If the BC Southern Railway had been routed through Fort Steele, there would be no Cranbrook today.
However, Colonel James Baker, a British ex-pat who knew how to work the system for his own benefit, made sure the railway did come to Joseph's Prairie – the site of present-day Cranbrook. Land sales in both Fort Steele and Cranbrook made Baker rich enough to retire in comfort to the old country.
Cranbrook's Railway History
By the time the track-laying train had arrived in 1898, the construction of Cranbrook was well underway and businesses were ready to supply the railway and its workers. The town became a major rail depot, and the commercial hub of the entire region.
The early years of the 20th century brought the commercial harvesting of the area's forests and new industry to town. Provincial government offices were relocated from a declining Fort Steele in 1903, and the City of Cranbrook was incorporated on November 1st, 1905.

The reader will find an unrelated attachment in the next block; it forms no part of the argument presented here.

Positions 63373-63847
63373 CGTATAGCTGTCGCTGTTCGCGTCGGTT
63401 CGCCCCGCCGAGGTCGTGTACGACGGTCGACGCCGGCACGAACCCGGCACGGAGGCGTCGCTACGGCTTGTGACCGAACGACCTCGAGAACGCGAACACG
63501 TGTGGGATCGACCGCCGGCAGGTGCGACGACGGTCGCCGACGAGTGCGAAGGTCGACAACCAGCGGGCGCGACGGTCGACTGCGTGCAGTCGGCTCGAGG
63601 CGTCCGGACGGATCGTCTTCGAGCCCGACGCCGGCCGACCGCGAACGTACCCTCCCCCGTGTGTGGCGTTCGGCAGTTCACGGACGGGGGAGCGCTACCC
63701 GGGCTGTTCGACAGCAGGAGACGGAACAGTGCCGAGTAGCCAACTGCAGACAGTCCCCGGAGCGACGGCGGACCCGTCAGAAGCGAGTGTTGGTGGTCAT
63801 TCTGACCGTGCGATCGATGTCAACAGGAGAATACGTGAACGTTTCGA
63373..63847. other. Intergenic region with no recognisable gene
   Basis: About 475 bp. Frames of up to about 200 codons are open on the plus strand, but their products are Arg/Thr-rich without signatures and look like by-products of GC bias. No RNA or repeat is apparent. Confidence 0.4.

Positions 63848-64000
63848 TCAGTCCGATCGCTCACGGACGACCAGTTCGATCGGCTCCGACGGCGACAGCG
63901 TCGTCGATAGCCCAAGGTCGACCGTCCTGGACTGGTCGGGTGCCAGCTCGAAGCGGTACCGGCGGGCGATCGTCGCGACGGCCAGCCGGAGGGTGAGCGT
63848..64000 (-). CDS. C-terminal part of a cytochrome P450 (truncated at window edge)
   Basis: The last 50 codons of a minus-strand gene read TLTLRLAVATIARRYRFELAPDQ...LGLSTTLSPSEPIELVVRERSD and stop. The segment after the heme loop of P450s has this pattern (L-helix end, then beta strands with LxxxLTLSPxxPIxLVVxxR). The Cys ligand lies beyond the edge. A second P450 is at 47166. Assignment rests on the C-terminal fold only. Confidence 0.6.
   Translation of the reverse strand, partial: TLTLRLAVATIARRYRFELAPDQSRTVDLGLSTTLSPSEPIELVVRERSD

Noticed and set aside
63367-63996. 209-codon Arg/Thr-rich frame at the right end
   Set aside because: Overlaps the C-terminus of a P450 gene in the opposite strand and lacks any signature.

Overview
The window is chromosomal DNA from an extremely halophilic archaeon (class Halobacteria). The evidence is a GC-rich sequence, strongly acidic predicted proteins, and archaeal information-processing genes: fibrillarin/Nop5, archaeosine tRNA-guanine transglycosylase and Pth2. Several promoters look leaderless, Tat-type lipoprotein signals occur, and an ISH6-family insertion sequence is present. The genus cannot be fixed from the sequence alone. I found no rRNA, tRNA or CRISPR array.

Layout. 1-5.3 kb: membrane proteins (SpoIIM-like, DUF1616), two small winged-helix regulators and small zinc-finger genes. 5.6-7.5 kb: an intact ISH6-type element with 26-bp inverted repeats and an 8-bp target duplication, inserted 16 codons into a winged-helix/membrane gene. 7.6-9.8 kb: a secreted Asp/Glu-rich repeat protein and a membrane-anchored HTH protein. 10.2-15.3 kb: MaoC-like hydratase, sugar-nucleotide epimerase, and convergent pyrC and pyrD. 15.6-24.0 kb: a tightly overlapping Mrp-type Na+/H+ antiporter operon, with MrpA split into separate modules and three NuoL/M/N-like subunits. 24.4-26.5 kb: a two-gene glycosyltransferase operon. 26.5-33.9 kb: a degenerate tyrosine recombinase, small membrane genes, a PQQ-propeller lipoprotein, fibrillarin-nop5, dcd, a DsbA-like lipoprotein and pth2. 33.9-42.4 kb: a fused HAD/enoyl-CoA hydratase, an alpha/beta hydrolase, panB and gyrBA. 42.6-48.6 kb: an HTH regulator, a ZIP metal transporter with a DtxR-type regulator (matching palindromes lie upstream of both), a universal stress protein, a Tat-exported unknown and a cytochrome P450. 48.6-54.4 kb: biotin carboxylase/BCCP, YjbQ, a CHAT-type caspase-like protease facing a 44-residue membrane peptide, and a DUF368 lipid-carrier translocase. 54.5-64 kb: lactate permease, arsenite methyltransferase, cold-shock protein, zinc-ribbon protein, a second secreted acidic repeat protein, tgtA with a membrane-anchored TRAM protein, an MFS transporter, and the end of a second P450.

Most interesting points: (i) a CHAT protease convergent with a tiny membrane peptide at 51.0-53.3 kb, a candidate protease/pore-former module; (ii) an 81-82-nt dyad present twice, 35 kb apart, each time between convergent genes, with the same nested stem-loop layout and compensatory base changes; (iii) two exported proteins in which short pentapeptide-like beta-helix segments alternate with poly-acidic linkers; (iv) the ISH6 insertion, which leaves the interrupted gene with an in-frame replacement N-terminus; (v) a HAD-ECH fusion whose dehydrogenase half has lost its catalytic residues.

Circus Elephants on the Run
In the summer of 1926, the Sells Floto Circus came to town, but with unpredictable consequences. On August 7th, a memo to all CPR employees read "All trains west – Cranbrook. Keep lookout for elephants on track. Advise if sighted from first telegraph office, giving location." Only one of the six escaped elephants survived; after he was recaptured, he was renamed Cranbrook Ed.
The largest employers are the College of the Rockies and the Cranbrook Regional Hospital, and there's a healthy small-business sector. The city is also a shopping centre and has a number of big-box stores.
Cranbrook is a city which places a high value on family, hockey and a strong work ethic. In recent years, a new wave of early retirees has moved into the city. Perhaps that explains the proliferation of golf courses.
Learn more about Cranbrook's railway history and visit Colonel James Baker's house on a self-guided heritage tour. Brochures for tours are available at the Cranbrook Visitor Centre.